Answer Applies to: California
    Replied: 10/31/2013
    O'Keefe Legal Services, L.L.C.
    O'Keefe Legal Services, L.L.C. | Sean P. O'Keefe
    In Maryland, you may have several alternatives to foreclosure available, such as modifying the loan or selling the property. You may be able to find free help through the MD HOPE Initiative (see http://mdhope.dhcd.maryland.gov/Pages/Home.aspx) or MVLS and the Foreclosure Prevention Project (see http://www.mvlslaw.org/).
    Answer Applies to: Maryland
    Replied: 10/31/2013
    Law Office of Nathan Wagner
    Law Office of Nathan Wagner | Nathan J. Wagner
    It sounds like you got some misinformation. You can sell the house even if you're not on the mortgage (but you will have to pay off the mortgage loan from the sale proceeds). Making a mortgage payment will not make you liable for the balance of the mortgage loan. The first thing you should do is find out whether your ex-husband's interest in the house passed to you or to someone else. Does the deed say you were joint tenants with rights of survivorship? You may be able find a local probate attorney who will wait to take their fee when the house is sold.?
    Answer Applies to: California
    Replied: 10/31/2013
    Donald T. Scher & Associates, P.C.
    Donald T. Scher & Associates, P.C. | Donald Scher
    Depending upon how you hold title, you may be able to sell the home right now, or you may have to open a probate case to gain full title and ownership of the property. Just because you are not named on the mortgage loan, you are not prohibited from taking any action that an owner can take. Making a loan payment does not obligate you to pay the loan, however, you cannot sell the house or refinance without paying off the old loan.
    Answer Applies to: Arizona
    Replied: 10/31/2013
    Law Office Of Victor Waid
    Law Office Of Victor Waid | Victor Waid
    Let the house go to foreclosure; it will take about five to six months before you have to move. Yes, don't make any payments, or pay any other costs, except your utilities.
    Answer Applies to: California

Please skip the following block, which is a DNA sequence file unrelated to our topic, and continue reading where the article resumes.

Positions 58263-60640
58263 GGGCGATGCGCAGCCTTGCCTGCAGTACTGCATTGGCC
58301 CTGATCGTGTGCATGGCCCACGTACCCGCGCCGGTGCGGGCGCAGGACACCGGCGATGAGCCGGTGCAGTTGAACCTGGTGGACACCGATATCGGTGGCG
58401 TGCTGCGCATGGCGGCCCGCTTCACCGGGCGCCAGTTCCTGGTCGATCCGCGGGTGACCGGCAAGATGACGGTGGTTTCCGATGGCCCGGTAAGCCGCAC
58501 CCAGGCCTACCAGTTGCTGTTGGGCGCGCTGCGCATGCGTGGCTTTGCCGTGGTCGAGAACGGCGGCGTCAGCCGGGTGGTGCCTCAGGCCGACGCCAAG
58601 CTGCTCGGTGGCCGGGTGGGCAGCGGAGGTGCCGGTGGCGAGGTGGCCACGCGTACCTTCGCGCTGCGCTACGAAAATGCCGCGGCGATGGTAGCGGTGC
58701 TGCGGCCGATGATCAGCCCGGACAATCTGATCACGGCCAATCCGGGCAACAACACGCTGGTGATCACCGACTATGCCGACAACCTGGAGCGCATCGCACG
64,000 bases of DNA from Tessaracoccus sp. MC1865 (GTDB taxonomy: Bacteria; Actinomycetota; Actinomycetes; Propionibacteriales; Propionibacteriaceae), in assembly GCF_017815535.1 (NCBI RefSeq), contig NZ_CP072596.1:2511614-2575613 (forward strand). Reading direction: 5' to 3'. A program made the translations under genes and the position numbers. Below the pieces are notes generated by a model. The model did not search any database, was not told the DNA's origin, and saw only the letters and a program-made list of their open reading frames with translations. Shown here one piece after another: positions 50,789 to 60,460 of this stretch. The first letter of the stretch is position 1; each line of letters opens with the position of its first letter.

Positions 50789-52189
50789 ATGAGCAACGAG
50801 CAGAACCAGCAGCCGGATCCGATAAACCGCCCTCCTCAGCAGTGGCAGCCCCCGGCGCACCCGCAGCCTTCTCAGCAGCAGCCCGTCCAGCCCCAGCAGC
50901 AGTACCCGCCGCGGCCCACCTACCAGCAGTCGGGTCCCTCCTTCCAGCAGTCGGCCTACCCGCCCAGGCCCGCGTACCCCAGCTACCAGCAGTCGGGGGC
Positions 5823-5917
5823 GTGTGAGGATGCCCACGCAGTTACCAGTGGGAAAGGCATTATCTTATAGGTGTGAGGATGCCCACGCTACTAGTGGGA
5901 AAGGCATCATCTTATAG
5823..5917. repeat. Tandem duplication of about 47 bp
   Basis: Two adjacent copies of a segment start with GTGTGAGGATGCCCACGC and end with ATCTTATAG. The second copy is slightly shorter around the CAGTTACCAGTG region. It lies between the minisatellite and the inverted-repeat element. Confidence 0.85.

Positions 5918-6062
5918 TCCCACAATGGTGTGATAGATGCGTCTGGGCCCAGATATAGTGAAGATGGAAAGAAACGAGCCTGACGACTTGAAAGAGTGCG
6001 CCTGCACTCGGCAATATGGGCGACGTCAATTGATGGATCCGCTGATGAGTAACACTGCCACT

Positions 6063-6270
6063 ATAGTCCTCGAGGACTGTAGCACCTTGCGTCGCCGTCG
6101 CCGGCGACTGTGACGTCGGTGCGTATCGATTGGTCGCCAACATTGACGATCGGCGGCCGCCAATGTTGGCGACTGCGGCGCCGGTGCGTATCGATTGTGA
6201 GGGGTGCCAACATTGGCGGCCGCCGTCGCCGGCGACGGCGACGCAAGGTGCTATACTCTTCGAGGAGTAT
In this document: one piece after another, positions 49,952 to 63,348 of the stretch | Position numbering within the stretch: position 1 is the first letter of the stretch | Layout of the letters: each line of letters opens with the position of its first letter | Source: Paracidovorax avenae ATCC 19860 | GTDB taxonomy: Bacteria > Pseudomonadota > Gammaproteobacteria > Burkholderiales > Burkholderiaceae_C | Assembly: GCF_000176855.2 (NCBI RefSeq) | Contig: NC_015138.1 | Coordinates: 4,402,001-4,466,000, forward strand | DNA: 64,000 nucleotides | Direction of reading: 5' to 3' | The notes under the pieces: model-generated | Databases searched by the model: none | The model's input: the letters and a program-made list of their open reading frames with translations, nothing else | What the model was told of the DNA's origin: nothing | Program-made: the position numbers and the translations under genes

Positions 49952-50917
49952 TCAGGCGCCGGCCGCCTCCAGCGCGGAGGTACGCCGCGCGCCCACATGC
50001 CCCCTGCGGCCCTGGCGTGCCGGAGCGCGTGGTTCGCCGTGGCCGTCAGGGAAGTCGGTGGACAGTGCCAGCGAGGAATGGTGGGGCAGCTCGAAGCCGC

Replied: 10/31/2013
    Victor Varga | Victor Varga
    You can pay the mortgage and the bank won?t do anything as long as the monthly payment is being made. They don?t care who is paying, as long as it is paid. And no, just making payments does not legally obligate you on the mortgage. If you cannot pay it, then you have no choice but to sell. As your name is on the deed, you can sell it. The outstanding mortgage will be paid through settlement. As for letting them foreclose, which is a last case scenario which should be avoided at all costs, it depends on the county where the property is located. Courts move at different speeds depending on the county.
    Answer Applies to: Maryland
    Replied: 10/31/2013
    Musilli Brennan Associates PLLC
    Musilli Brennan Associates PLLC | John F Brennan
    I need more facts, but if all is "normal" and it was in joint names the house is yours at his death and the mortgage is a debt of his estate. You really need an attorney to look into the details to determine if the mortgagee's lien is still valid against the property. That should not be expensive, but cannot be free, as attorneys have to make a living as well.
    Answer Applies to: Michigan
    Replied: 10/31/2013
    Law Office of Thomas C. Phipps | Thomas C Phipps
    If they foreclose, you would have probably three to four months before they could get you out.
    Answer Applies to: Missouri
    Replied: 10/31/2013
    Goldsmith & Guymon
    Goldsmith & Guymon | Dara Goldsmith
    You need to speak with an attorney. I suggest that you contact the legal Aid center in your area to see if you qualify for a pro bono attorney.
    Answer Applies to: Nevada
    Replied: 10/31/2013